Thursday, 29 August 2013

10 arguments for your Member of Parliament why we should not attack Syria

First of all I must start my arguments by condemning the chemical attacks on innocent Syrian civilians, including many children. It was truly horrific, as has been much of this war from start to finish. I also condemn the dropping of bombs on civilians which the Syrian regime cannot deny.

My personal stance: I believe Bashar Al-Assad to be a brutal, heartless man, or else he would have conceded power a long time ago rather than see innocents slaughtered in such a manner. But that does not excuse the hypocrisy of the West and I am suspicious that certain powers in the West and Israel may have interfered to bring about an increase in conflict to take down the Syrian regime in order to achieve political and particularly economical objectives. That is my personal opinion that I feel I should be clear about.

Regardless of what you think about Bashar Al-Assad, the Syrian regime and Western involvement, I believe people worldwide are united in their desire for peace and justice and the saving of innocent lives. Below I outline 10 arguments why I believe that the West attacking Syria is not the best way to bring this about and will in fact worsen the situation. I hope you might use some of these to contact your member of parliament to encourage them to speak out against such an military action (which we all should be doing if we truly want to stop this course of action).

1. Lack of Evidence Regarding Who Carried Out Attack

There is no conclusive evidence that the Syria regime launched the chemical weapons attack.  It simply does not make sense, with UN chemical weapons inspectors stopping just a short drive away. Contrary to main stream media reports, there is actually evidence that rebels had both means and motive.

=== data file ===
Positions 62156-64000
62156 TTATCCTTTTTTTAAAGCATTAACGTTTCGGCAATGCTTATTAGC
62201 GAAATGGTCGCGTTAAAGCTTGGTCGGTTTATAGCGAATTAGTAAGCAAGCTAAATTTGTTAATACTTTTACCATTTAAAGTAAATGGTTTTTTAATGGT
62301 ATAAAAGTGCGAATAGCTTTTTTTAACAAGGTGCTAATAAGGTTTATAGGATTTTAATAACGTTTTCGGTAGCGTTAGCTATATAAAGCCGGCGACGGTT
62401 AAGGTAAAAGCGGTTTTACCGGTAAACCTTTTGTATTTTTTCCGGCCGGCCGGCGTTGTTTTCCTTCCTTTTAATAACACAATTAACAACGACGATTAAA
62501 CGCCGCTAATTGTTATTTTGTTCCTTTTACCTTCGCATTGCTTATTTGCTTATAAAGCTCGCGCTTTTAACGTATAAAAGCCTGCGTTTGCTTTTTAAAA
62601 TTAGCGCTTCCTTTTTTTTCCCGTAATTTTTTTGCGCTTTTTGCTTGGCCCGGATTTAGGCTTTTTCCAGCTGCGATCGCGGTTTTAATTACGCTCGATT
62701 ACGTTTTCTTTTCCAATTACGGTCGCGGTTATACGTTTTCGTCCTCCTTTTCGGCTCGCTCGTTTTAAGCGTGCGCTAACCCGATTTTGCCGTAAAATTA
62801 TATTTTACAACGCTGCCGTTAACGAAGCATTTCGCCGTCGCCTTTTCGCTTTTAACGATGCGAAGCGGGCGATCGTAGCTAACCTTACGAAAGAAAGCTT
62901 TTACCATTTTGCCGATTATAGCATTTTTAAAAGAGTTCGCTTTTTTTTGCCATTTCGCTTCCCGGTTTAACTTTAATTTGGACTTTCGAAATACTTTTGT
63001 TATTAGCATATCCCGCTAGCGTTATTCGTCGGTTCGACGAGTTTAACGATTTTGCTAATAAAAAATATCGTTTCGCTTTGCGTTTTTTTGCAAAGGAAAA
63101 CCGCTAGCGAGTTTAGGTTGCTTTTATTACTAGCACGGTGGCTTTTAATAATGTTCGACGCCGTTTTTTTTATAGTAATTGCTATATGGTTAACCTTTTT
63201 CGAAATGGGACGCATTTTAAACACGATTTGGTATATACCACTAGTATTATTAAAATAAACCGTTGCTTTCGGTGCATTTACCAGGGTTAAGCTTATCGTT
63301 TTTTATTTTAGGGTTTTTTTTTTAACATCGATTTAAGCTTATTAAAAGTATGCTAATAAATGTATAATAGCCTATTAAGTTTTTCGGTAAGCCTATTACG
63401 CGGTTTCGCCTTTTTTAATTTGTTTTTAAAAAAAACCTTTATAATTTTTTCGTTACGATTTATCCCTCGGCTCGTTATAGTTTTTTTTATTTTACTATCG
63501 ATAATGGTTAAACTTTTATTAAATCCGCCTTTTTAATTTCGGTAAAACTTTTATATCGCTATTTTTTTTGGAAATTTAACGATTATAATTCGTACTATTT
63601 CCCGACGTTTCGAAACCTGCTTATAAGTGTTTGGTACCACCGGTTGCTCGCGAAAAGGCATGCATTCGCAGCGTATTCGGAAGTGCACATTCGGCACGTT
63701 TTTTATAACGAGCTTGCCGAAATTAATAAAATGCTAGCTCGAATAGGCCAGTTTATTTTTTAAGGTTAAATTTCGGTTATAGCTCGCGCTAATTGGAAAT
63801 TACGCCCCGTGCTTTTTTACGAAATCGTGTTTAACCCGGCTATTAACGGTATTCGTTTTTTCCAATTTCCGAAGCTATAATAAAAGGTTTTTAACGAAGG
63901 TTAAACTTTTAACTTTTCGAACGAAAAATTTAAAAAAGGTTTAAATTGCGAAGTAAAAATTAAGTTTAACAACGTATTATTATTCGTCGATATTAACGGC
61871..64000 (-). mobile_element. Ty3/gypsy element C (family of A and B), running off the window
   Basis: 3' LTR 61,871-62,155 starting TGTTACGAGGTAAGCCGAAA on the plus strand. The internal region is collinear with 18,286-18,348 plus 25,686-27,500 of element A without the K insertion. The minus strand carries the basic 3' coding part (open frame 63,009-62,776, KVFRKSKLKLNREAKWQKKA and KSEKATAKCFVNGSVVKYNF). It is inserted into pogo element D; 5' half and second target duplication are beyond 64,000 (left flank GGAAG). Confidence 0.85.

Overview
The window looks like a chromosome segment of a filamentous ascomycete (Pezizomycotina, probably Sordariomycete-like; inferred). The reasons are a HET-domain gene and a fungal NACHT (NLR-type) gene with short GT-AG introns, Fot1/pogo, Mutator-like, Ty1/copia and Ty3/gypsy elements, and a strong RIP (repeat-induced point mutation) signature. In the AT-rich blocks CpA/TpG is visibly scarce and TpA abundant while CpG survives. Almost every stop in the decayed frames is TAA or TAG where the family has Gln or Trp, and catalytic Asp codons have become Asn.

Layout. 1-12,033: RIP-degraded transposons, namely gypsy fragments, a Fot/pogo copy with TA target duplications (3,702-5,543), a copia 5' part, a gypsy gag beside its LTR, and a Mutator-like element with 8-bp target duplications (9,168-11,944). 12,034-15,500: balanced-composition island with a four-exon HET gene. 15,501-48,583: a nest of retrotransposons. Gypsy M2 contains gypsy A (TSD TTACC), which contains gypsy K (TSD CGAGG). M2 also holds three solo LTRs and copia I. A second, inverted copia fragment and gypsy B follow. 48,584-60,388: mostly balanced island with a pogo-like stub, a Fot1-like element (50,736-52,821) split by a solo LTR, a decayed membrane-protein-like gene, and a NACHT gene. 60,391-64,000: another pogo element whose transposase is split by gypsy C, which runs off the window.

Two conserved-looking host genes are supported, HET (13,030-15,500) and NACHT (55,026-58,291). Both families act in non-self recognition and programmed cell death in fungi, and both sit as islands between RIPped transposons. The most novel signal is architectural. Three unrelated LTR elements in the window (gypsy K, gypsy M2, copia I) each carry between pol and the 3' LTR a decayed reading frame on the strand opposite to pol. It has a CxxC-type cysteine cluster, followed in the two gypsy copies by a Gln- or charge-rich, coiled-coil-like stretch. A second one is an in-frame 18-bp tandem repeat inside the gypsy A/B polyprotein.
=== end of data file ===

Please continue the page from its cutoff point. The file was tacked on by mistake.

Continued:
See also:
' Chemical warfare in Syria: who and why?'
'UN's Del Ponte says evidence Syria rebels 'used sarin'
'Evidence: Syria Gas Attack Work of US Allies'
'Syria asks UN to immediately investigate 3 new ‘chemical attacks’ by rebels'

2. Evidence to Suggest America Had Previous Plans to Attack Syria

There is evidence to suggest that America have had plans to attack Syria for some time - thus casting serious doubt on the given motive of humanitarianism as a response to the chemical weapons attack for going to war. Worse still it leads us to raise the question as to whether Western powers were in some way involved in staging such an event to trigger the desired war in order to carry out premeditated plans (maybe not directly, but perhaps as support for a rebel group that may have carried out such an attack).

See also:
'Wesley Clark ( US 4 Star General ) US will attack 7 countries in 5 years'
'INSIGHT - military intervention in Syria, post withdrawal status of forces'
'Military Intervention In Syria. US Training "Rebels" Since 2011 And The Complete Grand Plan - The March 2012 Leak'
'Wag The Dog: Syria Edition'
'Hysteria around chemical attack suits those who want military intervention in Syria - Lavrov'

3. Weak and Even Dishonest Intelligence